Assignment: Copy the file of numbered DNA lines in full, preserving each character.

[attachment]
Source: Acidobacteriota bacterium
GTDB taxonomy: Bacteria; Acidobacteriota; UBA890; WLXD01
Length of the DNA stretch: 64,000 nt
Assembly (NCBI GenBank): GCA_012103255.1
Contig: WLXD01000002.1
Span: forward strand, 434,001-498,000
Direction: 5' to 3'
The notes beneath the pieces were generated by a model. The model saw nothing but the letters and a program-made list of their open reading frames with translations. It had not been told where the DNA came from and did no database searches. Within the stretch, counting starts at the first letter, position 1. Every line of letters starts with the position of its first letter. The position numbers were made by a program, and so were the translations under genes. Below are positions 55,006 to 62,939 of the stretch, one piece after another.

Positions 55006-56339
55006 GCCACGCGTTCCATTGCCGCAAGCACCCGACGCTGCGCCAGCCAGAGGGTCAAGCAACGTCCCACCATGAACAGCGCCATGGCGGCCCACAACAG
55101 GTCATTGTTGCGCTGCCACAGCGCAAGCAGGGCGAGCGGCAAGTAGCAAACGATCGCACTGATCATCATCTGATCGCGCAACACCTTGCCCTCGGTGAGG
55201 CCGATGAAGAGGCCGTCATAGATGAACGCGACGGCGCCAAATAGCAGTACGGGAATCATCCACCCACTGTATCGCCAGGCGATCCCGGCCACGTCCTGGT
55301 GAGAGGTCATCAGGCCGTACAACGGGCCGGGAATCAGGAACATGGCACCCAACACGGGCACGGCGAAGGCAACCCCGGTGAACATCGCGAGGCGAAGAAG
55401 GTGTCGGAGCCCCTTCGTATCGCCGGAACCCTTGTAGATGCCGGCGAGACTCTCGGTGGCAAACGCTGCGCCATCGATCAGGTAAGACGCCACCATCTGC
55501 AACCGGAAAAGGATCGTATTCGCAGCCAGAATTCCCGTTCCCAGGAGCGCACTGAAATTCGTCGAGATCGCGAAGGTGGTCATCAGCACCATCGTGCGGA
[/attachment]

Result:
Source: Acidobacteriota bacterium
GTDB taxonomy: Bacteria; Acidobacteriota; UBA890; WLXD01
Length of the DNA stretch: 64,000 nt
Assembly (NCBI GenBank): GCA_012103255.1
Contig: WLXD01000002.1
Span: forward strand, 434,001-498,000
Direction: 5' to 3'
The notes beneath the pieces were generated by a model. The model saw nothing but the letters and a program-made list of their open reading frames with translations. It had not been told where the DNA came from and did no database searches. Within the stretch, counting starts at the first letter, position 1. Every line of letters starts with the position of its first letter. The position numbers were made by a program, and so were the translations under genes. Below are positions 55,006 to 62,939 of the stretch, one piece after another.

Positions 55006-56339
55006 GCCACGCGTTCCATTGCCGCAAGCACCCGACGCTGCGCCAGCCAGAGGGTCAAGCAACGTCCCACCATGAACAGCGCCATGGCGGCCCACAACAG
55101 GTCATTGTTGCGCTGCCACAGCGCAAGCAGGGCGAGCGGCAAGTAGCAAACGATCGCACTGATCATCATCTGATCGCGCAACACCTTGCCCTCGGTGAGG
55201 CCGATGAAGAGGCCGTCATAGATGAACGCGACGGCGCCAAATAGCAGTACGGGAATCATCCACCCACTGTATCGCCAGGCGATCCCGGCCACGTCCTGGT
55301 GAGAGGTCATCAGGCCGTACAACGGGCCGGGAATCAGGAACATGGCACCCAACACGGGCACGGCGAAGGCAACCCCGGTGAACATCGCGAGGCGAAGAAG
55401 GTGTCGGAGCCCCTTCGTATCGCCGGAACCCTTGTAGATGCCGGCGAGACTCTCGGTGGCAAACGCTGCGCCATCGATCAGGTAAGACGCCACCATCTGC
55501 AACCGGAAAAGGATCGTATTCGCAGCCAGAATTCCCGTTCCCAGGAGCGCACTGAAATTCGTCGAGATCGCGAAGGTGGTCATCAGCACCATCGTGCGGA